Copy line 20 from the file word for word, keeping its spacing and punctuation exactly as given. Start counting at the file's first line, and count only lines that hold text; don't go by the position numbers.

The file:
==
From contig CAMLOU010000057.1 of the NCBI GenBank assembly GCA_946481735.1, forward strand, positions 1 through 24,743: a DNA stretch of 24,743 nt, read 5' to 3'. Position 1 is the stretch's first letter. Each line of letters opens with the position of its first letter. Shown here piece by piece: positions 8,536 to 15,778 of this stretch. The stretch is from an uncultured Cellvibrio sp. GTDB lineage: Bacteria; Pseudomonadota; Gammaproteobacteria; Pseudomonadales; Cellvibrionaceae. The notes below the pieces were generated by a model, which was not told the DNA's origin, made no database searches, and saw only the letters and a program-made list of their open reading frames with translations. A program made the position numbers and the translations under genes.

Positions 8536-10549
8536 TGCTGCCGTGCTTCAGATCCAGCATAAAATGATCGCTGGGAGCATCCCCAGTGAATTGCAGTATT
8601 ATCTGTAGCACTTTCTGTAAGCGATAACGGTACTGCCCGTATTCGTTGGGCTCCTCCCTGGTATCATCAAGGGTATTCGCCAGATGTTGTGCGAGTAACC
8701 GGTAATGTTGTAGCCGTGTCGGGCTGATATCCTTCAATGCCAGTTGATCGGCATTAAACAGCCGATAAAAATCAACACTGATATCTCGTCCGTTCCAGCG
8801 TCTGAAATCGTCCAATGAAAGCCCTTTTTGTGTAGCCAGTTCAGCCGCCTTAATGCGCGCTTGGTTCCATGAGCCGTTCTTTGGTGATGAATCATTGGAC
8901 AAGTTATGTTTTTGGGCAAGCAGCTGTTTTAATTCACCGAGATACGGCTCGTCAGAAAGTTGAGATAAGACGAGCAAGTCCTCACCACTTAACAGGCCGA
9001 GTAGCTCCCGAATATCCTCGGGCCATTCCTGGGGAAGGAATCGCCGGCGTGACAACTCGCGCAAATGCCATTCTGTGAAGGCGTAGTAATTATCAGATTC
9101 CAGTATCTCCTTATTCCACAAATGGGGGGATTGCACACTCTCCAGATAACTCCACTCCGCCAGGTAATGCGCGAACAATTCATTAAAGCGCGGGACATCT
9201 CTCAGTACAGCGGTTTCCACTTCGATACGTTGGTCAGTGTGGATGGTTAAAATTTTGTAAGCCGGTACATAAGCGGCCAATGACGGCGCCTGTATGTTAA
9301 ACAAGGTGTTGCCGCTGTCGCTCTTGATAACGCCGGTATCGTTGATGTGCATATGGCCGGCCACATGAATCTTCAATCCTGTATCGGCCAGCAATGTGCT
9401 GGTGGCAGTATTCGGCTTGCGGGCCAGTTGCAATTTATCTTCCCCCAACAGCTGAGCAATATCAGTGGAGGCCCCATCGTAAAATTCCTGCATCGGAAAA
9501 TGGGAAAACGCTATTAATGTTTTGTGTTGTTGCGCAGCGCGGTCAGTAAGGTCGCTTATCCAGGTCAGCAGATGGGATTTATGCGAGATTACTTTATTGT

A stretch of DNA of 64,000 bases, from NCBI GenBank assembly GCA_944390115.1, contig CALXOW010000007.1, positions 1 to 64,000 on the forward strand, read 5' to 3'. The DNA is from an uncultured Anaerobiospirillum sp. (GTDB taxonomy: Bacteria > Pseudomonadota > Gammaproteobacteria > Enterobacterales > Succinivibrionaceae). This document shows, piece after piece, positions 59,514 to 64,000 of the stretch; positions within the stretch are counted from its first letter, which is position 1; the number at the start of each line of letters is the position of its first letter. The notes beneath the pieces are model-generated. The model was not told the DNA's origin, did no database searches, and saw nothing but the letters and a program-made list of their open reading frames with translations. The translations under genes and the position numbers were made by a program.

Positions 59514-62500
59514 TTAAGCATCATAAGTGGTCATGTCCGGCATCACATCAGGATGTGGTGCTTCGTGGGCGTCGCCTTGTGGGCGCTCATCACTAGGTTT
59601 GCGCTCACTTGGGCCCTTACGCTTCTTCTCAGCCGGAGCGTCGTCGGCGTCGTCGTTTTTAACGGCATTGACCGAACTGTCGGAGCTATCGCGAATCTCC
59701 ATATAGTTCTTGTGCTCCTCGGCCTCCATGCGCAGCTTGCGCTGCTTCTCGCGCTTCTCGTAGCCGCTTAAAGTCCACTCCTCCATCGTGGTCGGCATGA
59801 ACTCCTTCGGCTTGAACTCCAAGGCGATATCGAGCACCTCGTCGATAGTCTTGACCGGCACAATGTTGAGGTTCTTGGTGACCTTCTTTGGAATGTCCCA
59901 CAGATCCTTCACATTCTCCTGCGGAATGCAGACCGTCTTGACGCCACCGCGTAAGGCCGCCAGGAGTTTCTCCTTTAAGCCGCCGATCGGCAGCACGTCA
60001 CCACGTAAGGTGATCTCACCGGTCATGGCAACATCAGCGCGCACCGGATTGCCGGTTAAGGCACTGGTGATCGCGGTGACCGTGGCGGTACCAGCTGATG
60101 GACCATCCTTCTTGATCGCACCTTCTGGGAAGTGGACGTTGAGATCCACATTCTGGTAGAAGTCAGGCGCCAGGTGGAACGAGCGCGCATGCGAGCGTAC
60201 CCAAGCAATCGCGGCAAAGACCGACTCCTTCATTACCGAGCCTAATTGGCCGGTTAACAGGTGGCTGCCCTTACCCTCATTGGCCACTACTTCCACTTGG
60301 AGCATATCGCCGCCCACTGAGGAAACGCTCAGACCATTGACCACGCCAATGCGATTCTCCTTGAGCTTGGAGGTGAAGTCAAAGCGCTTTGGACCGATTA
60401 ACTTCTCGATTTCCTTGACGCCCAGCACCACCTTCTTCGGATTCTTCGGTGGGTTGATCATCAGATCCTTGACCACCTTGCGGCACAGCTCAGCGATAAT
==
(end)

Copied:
59901 CAGATCCTTCACATTCTCCTGCGGAATGCAGACCGTCTTGACGCCACCGCGTAAGGCCGCCAGGAGTTTCTCCTTTAAGCCGCCGATCGGCAGCACGTCA